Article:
In a market best described as jittery, commercial mortgage spreads widened in March, while interest rates stayed enticingly low, according to the Barron's/John B. Levy & Co. National Mortgage Survey. The market's nervousness couldn't be ascribed to any one factor, but rather to a general concern about the economy's lack of strength and a perception that this could have a significant impact on the real estate and mortgage business. March was an extremely active month, whether for commercial mortgage-backed securities () or for whole loans.
Mortgage delinquencies do, in fact, appear to be on the rise. According to a recently published study by Salomon Smith Barney, overall CMBS delinquencies are up from 0.76% at year-end 2000 to 0.98% at the end of first-quarter 2001. The cause of the first quarter rise was attributed to increases in hotel and retail delinquencies, neither of which surprised savvy market observers. Hotels, which were 1.39% delinquent at the end of the year, rocketed to 2.31% at the first quarter's end, while retail, which ended the year at 0.58%, moved sharply higher to 0.84% at the end of the first quarter. Office delinquencies declined, while multifamily and industrial delinquencies were up. The report's author, Darrell Wheeler, noted that the increased delinquencies were mostly caused by 1997 and 1998 securitizations, which experience increasing delinquencies as they age.
The market's edginess once again sent swap-adjusted spreads higher. According to J.P. Morgan Vice President Pat Corcoran, triple-A swap-adjusted spreads are at their highest levels since the long-term capital debacle in the fall of 1998. The stock market's recent roller coaster ride may in fact be the commercial mortgage market's savior. Many money managers are sitting on the sidelines with cash gained from exiting the stock market and are waiting for spreads to peak before they pounce. To be sure, predicting spread peaks is a dangerous job, but survey members last week seemed to be of a mind that buyers would flood the market when 10-year, triple-A rated CMBS was available at interest rate swaps plus 0.60%. Despite the high spreads, PacificManagement Co.'s Scott Mather said: “We see better spreads on the horizon, so we're keeping our powder dry.”
The April CMBS calendar was robust, but a new accounting rule change by the Financial Accounting Standards Board, known as FASB 140, could be a fly in the ointment. The rule, which went into effect on April 1, required most securitizations as currently structured to be treated as “financings” rather than as “sales,” which are preferable. Until the new rule is clarified or modified, many originators were expected to postpone their April offerings.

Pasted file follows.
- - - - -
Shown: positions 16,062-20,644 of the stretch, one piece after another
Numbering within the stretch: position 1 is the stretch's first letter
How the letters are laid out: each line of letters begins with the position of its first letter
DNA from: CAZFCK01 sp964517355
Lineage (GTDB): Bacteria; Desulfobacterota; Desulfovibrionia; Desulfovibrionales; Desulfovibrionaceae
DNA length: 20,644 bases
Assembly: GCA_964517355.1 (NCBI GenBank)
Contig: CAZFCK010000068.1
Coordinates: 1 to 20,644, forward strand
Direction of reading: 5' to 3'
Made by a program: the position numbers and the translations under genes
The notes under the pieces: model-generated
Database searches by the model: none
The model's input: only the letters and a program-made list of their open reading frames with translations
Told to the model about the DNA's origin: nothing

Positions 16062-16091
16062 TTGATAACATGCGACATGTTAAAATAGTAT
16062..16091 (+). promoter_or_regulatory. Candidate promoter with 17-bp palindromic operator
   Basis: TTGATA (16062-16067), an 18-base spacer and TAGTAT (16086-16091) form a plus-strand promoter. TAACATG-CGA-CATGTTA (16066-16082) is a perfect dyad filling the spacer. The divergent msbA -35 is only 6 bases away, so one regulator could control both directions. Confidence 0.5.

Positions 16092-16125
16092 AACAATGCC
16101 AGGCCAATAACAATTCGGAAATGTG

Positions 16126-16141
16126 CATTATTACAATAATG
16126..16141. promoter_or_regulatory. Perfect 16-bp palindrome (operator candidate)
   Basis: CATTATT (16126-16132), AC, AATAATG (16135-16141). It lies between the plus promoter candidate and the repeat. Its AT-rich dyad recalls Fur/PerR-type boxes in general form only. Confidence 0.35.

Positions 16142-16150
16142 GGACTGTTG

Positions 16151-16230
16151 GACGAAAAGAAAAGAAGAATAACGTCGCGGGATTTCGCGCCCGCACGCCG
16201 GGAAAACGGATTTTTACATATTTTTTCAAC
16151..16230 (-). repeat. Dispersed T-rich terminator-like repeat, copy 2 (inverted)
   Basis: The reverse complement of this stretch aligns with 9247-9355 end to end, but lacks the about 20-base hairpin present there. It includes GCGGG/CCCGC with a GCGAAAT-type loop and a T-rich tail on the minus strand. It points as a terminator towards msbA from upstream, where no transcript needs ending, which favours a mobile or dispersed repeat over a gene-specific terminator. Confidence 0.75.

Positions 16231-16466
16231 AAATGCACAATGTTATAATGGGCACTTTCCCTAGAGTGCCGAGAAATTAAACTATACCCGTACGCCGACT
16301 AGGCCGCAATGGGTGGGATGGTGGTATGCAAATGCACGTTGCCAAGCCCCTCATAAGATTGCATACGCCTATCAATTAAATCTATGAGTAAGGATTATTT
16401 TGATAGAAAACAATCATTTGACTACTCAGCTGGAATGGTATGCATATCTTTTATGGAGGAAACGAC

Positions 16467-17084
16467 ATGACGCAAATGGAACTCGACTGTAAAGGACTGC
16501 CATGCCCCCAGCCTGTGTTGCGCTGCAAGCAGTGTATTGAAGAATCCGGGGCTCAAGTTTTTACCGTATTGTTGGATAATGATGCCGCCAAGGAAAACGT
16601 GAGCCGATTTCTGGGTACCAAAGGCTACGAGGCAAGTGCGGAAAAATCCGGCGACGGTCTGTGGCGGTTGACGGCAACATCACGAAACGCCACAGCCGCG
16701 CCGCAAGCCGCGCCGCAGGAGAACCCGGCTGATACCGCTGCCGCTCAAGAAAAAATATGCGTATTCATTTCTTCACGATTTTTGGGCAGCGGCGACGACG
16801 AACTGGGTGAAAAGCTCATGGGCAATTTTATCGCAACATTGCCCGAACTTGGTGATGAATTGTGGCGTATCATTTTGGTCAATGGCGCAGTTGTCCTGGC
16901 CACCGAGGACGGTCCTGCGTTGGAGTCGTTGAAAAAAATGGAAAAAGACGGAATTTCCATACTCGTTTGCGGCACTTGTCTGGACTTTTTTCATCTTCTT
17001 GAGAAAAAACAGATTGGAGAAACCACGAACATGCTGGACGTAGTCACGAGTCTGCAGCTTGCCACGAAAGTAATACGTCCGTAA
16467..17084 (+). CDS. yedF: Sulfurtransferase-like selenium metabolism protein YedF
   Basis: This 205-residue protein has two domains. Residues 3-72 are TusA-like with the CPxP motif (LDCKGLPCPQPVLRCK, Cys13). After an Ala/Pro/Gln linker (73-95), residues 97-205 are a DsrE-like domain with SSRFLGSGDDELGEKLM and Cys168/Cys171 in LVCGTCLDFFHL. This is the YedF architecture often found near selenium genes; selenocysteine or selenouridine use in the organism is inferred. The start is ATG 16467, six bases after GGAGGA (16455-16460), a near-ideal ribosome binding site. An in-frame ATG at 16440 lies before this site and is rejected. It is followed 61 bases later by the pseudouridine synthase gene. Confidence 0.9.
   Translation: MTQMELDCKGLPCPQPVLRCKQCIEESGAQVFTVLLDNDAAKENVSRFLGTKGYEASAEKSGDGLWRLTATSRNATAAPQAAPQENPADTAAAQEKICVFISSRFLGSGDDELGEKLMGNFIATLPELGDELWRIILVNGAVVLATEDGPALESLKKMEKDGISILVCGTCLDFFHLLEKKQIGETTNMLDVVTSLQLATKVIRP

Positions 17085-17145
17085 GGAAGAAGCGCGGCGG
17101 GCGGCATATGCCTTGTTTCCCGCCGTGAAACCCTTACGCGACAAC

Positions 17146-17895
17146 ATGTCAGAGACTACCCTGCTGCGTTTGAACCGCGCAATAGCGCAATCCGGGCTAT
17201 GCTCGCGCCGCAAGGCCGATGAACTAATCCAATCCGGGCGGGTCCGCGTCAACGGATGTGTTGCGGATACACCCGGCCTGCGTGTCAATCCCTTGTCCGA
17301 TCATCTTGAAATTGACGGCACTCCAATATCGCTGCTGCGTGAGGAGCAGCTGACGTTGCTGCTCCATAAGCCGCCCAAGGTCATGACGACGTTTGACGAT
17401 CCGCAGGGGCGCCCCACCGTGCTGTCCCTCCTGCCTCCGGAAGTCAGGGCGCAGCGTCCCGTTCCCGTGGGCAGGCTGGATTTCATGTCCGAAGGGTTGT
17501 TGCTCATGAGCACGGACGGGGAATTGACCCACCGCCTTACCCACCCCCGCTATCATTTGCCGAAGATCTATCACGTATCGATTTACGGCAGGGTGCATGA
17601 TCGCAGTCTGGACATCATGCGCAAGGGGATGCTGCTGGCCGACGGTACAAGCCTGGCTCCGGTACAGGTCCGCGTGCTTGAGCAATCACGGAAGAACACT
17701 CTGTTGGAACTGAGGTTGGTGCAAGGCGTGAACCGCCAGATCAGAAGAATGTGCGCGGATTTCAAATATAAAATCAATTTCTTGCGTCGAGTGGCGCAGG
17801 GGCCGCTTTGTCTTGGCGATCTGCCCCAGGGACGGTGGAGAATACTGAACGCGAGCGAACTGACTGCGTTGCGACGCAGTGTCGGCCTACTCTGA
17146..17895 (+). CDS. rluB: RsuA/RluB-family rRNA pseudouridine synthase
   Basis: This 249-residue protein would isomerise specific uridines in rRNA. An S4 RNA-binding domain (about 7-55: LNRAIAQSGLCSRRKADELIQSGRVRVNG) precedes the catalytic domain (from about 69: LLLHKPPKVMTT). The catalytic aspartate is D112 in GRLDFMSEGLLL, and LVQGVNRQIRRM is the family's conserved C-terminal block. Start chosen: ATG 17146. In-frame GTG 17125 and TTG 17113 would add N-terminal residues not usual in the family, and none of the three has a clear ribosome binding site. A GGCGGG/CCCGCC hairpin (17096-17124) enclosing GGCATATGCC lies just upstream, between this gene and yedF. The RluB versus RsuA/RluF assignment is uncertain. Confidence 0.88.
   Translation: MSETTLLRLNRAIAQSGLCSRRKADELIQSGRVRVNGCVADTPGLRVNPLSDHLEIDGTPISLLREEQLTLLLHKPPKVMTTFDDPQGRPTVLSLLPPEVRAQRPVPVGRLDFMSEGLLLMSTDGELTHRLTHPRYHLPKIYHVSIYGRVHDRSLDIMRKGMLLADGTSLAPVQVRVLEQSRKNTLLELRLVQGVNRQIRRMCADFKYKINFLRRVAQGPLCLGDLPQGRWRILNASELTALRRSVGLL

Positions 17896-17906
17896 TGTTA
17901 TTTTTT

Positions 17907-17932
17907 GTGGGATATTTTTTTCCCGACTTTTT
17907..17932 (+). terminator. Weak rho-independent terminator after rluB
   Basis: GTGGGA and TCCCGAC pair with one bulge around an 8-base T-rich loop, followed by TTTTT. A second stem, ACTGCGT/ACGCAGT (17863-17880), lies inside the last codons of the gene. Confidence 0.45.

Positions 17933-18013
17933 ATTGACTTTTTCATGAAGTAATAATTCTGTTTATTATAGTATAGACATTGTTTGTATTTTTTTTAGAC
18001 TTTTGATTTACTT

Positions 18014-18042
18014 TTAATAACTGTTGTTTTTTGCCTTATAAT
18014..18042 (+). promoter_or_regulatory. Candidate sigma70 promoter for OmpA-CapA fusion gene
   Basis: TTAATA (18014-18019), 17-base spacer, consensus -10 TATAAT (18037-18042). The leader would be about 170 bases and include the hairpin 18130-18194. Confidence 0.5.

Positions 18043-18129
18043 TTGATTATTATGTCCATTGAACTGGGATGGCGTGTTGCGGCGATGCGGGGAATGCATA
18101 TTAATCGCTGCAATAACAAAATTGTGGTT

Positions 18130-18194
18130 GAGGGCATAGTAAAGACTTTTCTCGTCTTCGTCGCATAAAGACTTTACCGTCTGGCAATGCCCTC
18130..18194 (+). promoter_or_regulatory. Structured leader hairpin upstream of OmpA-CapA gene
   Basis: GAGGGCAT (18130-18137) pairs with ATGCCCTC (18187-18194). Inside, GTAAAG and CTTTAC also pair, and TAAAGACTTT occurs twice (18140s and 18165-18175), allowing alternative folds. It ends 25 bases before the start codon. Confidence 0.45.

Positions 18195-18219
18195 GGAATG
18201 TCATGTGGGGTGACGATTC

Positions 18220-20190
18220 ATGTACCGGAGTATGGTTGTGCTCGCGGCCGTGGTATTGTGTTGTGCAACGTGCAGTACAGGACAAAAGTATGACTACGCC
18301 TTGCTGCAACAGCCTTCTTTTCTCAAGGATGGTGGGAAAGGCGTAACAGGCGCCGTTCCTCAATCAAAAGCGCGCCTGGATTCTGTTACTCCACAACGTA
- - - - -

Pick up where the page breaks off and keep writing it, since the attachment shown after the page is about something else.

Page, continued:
|Selected CMBS Spreads (in basis points, or hundredths of a percentage point)||Whole Loans (Interest rates)|
|To 10-year U.S. Treasuries||Prime Mtge. |
|Prime Mtge. |
|Rating||04/02/01||03/05/01||Term of Loan|
|AAA||150 - 152||135 - 137||5 years||6.85 - 6.95||6.85||6.78 - 6.83|
|AA||169 - 171||151 - 153||7 years||7.19 - 7.29||7.19||7.05 - 7.15|
|A||185 - 188||167 - 169||10 years||7.29 - 7.39||7.29||7.15 - 7.25|
|BBB||240 - 245||213 - 218||For loans of $5 million and up, on amortization schedules of 25-30 years, that can be funded in 60-120 days, with 0-1 point.|
|BB||525 - 550||525 - 540|
The CMBS calendar was chock-a-block with activity as four majorpriced in late March. The last of which was an $864 million offering of 101 loans from GMACCommercial Mortgage, with underwriters led by Goldman Sachs and Deutsche Bank. The A-2 class, rated triple-A, priced at interest-rate swaps plus 0.54%, right in the middle of dealer expectations. Multifamily loans accounted for 30% of the securitization, which enticed Freddie Mac to buy some $400 million of the $546 million A-2 class. The A-2 spread was viewed as surprisingly tight since just three days earlier a similar-sized securitization from PNC Bank and ABN/AMRO had priced at interest swaps plus 0.59%. Traders attributed the pricing difference to Freddie Mac's involvement in the GMAC offering. The class F, rated triple-B, wasn't as well-received. Initial expectations were interest-rate swaps plus 1.40%, but swaps plus 1.50% were needed to clear the market. Freddie Mac bought $450 million of the First Union/Bank of America securitization, which priced a week-and-a-half before GMAC.
Loan originations this year were supposed to be weak, but the interest-rate decline has seemingly brought borrowers out of the woodwork. Institutional lenders noted that many of their clients are electing to finance properties rather than sell them due to the cheap level of rates and a decline in activity in the sales market. Despite retail delinquency, institutional lenders are still chasing grocery-anchored shopping centers. They argue that these centers tend to keep their value regardless of general economic conditions.
John B. Levy is president of John B. Levy & Co. Inc. ( www.jblevyco.com ) in Richmond, Va. © Dow Jones & Co. Inc., 2001.